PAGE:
Boston Red Sox bat off the bench option

May 29, 2016; Toronto, Ontario, CAN; Boston Red Sox catcher Christian Vazquez (7) hits a single during the ninth inning in a game against the Toronto Blue Jays at Rogers Centre. The Red Sox won 5-3. Mandatory Credit: Nick Turchiaro-USA TODAY Sports
May 29, 2016; Toronto, Ontario, CAN; Boston Red Sox catcher Christian Vazquez (7) hits a single during the ninth inning in a game against the Toronto Blue Jays at Rogers Centre. The Red Sox won 5-3. Mandatory Credit: Nick Turchiaro-USA TODAY Sports /

The Boston Red Sox need a productive bat off the bench in crucial situations, but where do you find one?

I will certainly make a bold statement regarding the defensive abilities of Boston Red Sox catcher Christian Vazquez in that he is the best defensive catcher I have seen in a Boston uniform, and that includes Tony Pena. That is made with a unique small sample that amounts to about one full season of baseball service, but it is enough to convince me.

Vazquez made a world of difference when he caught Steven Wright after Ryan Hanigan went on the disabled list. The passed ball situation diminished greatly and that came as no surprise. Vaz has the footwork, instincts, game knowledge and mentality that combine to make him the real deal defensively.

Defensive importance is quite notable in recent Red Sox history, when in the 2013 playoffs Jarrod Saltalamacchia was asked to leave the adults’ table and was replaced by David Ross, who managed “only” a .188 average in four game World Series games. The change was a possible series changer.

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A catcher has to hit and that is where Vazquez simply deteriorates and becomes a liability in certain notable situations. As a Red Sox fan, the defensive component certainly trumps the inability to put up numbers with the stick that would get the attention of opposing pitchers that one must move cautiously. However, I have often compared Vazquez to another catcher that had a career .228 average – Lynn’s own Jim Hegan.

Hegan – a right-hand hitter – caught the great Cleveland Indians staffs of the 1950’s, including the 1954 team that won 111 games. Hegan hit .234 that season with 11 home runs and 40 RBI. In 1949 Hegan was an All-Star and managed a .224 average and in 1950 he was an All-Star again with a .219 average.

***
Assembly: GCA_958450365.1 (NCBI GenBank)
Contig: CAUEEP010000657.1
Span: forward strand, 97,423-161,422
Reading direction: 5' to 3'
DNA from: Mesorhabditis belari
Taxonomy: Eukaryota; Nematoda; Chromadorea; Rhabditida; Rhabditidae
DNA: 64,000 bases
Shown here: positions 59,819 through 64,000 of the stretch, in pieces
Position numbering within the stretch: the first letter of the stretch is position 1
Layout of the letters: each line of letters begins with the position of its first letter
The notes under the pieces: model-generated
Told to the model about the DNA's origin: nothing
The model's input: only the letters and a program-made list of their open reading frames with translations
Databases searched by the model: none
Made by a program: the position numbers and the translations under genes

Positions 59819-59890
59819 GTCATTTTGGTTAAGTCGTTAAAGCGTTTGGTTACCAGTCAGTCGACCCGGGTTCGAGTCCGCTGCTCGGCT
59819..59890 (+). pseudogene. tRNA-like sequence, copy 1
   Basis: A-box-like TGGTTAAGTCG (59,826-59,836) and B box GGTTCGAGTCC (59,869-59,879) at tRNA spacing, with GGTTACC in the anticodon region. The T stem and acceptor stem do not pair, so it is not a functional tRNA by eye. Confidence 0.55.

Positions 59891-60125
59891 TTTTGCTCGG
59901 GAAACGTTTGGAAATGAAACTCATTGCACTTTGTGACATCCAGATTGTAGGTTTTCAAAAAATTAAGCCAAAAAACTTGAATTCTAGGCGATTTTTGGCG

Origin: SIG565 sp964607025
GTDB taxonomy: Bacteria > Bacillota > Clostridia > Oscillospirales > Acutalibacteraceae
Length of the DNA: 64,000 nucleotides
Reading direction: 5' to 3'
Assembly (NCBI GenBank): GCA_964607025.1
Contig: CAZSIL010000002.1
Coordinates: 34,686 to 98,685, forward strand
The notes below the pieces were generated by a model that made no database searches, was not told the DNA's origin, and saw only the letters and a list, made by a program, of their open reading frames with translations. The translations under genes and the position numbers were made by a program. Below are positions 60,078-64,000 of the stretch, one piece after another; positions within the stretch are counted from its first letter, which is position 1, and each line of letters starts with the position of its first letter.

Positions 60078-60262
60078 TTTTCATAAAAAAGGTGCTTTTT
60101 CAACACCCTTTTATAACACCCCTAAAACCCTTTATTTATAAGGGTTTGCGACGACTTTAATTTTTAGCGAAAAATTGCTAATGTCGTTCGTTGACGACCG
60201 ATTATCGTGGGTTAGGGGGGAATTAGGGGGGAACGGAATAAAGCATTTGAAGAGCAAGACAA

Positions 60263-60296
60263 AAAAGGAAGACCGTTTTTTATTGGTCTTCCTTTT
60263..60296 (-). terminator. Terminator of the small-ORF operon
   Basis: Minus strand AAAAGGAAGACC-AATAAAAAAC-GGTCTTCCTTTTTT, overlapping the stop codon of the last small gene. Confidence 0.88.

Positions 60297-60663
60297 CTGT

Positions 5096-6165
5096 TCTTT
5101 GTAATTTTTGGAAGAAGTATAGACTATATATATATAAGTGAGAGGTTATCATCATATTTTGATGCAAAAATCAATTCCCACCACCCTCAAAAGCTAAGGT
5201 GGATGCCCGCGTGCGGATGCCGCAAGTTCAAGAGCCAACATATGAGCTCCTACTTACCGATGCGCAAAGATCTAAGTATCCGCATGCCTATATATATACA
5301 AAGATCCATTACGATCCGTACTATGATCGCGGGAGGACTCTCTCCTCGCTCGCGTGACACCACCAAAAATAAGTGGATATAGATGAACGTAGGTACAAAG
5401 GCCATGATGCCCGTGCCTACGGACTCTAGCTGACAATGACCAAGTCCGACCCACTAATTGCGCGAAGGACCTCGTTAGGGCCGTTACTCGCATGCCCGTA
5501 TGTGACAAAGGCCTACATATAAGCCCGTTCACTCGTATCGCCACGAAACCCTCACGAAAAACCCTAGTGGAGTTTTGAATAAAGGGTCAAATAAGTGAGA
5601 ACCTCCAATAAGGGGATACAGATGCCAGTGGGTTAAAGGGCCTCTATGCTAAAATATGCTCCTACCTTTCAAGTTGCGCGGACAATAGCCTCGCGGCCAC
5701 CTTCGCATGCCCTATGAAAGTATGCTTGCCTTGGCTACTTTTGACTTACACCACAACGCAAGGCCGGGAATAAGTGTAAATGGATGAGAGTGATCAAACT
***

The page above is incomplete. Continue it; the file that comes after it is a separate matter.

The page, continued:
In another age the problem would in actuality not exist when rosters usually contained three catchers, with one usually having an impressive performance with the bat and not the glove. Smoky Burgess – a catcher – slashed .285/.377/.435 with 16 home runs and 147 RBI in 589 plate appearances as a pinch-hitter.

Vazquez certainly has some power potential to get the ball occasionally out of the yard and just ask Dellin Betances about that. That, however, is a rare occurrence and the simple fact is Vazquez may never reach the consistent .240 he did his rookie season, but if he doesn’t, then critical situations certainly call for a substitution.

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Catching in baseball, especially in  the American League, is in the offensive doldrums and the Red Sox .228 catching average is the seventh best in the league. The power is a ghost with only a lone home run and ninth in RBI. A bright spot is a BABIP of .295 (third) and second in runs, but with the thunder that follows the runs total is not any great Agatha Christie mystery.

What is needed is a bat off the bench for key late game situations that call for someone that can provide a jolt – think of a late career Jim Thome, Matt Stairs or Jason Giambi – a veteran with a legitimate track record of being about to go in for the RBI kill when the situation dictates. You simply go as long as you can with Vazquez, Hanigan or Sandy Leon in a close contest and when the opportunity surfaces call on the power reserves.

Under what baseball rock is such a player in the here and now?

One of the difficulties of finding such a bat is the use of the designated hitter. A fading defensive talent can muster together a few years simply being a DH and not being used once or twice a week. A second difficulty is not every player can adjust. The great Ted Williams hit .292 as a pinch-hitter.

Examining various rosters the pickings are rather bleak for the job description I have created. The Red Sox could certainly have Ryan Howard for the asking and his average is 50+ points under the fabled Mendoza Line. Chris Carter is fairly well entrenched with the Brewers so he is a pass, as is catcher Chris Stewart of the Pirates who is light hitting.

Brandon Moss is capable of multiple positions on the field, but is a .219 career pinch-hitter and I doubt the Cardinals would be willing to relinquish his productive bat. Forget Moss. A.J. Pierzynski is a .252 career pinch-hitter with some clout – five home runs – but I think the Nation would rather have a collective root canal than another surfacing of A.J.

There is only one player that caught my attention. An aging veteran at 42-years-old and an exceptional hitter who can still play a decent outfield – Ichiro Suzuki. The stumbling block is the PR advantage the Marlins have as Ichiro pursues 3,000 hits, but one never knows unless one asks.

The Suzuki PH numbers are nothing world shattering with a .257 average in 101 at-bats. The DH numbers certainly bump up a bit – quite a bit – to .347. This season Suzuki is hitting well over .300 in a limited role with the Marlins and could be quite amenable in joining the Red Sox and a possible chance at an allusive World Series ring.

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Suzuki would bring some additional depth to an outfield that has seen the promising Blake Swihart and specialist Brock Holt go down for the count and that has certainly left a void in having an additional bat that could provide some options when needed. Go for it.

Sources: FanGraphs. Baseball-reference